Fast forward to last month, just after De Blasio's inauguration. “A life lost is a life lost, whether by murder or by traffic accident, and the department is committed to every way, shape and form in reducing the loss of life,” the city's Police Commissioner, Bill Bratton said at a ceremony announcing Vision Zero. To wit: the NYPD will get some new surveillance gear to enforce traffic laws. Traffic cops will be given LIDAR guns that use lasers to measure the speed of vehicles more accurately than radar can.
Crash analysis: The police will also be expected to investigate all traffic accidents causing critical injuries—not just fatalities. To do so they'll continue to rely not only on nearby surveillance cameras but also on a vehicle's "black box" to gather details about its behavior just before a crash. (Currently, only in about 40 percent of cases will the NYPD's black box readers work with a given car’s computer system, "often because the manufacturer will not allow access to the data," according to the Times.) More controversially, police could use data collected by city-mandated dashboard devices to target and penalize offending cab and limo drivers—something privacy advocates say can too easily be abused.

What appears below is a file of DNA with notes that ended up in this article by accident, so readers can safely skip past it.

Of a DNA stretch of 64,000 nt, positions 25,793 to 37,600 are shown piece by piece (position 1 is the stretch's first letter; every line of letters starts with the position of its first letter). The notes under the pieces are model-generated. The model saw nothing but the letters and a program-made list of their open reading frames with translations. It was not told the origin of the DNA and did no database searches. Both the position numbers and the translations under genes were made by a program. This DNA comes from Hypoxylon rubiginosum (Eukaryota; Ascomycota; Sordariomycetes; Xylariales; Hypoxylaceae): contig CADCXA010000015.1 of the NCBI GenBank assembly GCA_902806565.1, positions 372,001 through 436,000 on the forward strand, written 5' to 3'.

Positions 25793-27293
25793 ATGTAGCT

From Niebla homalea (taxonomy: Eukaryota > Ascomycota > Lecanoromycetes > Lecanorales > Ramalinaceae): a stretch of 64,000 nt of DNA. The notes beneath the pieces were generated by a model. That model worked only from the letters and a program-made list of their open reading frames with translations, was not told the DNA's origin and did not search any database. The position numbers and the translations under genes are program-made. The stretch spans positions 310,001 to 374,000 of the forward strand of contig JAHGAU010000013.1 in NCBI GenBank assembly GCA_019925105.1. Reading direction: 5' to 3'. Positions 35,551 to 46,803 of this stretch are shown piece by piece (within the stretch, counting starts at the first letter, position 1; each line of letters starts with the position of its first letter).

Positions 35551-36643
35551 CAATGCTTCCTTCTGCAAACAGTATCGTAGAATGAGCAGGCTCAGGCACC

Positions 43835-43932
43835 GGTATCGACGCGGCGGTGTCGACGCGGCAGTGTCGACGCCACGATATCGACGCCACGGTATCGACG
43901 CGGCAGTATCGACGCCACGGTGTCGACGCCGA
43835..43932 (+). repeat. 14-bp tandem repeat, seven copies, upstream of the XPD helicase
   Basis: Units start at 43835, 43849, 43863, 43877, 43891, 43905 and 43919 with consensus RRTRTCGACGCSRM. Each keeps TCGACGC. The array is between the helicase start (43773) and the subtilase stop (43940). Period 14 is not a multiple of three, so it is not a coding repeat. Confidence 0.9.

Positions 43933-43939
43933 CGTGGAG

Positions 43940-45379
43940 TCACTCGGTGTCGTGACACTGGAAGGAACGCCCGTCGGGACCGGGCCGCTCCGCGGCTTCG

Anti-speeding taxi meters: Still, since they command such a presence on New York's streets, taxi drivers could shoulder a lot of this safety crackdown. De Blasio has proposed that taxis be fitted with data-recording devices that can track anything from seat belts to steering, amassing a trove of data on driving habits. In New York's taxis, the black boxes will be used to alert both the driver and passenger if the cabbie goes over the speed limit, or even automatically pauses the meter. (I don't know whether to look forward to a cheaper fare or worry that trips will take twice as long.)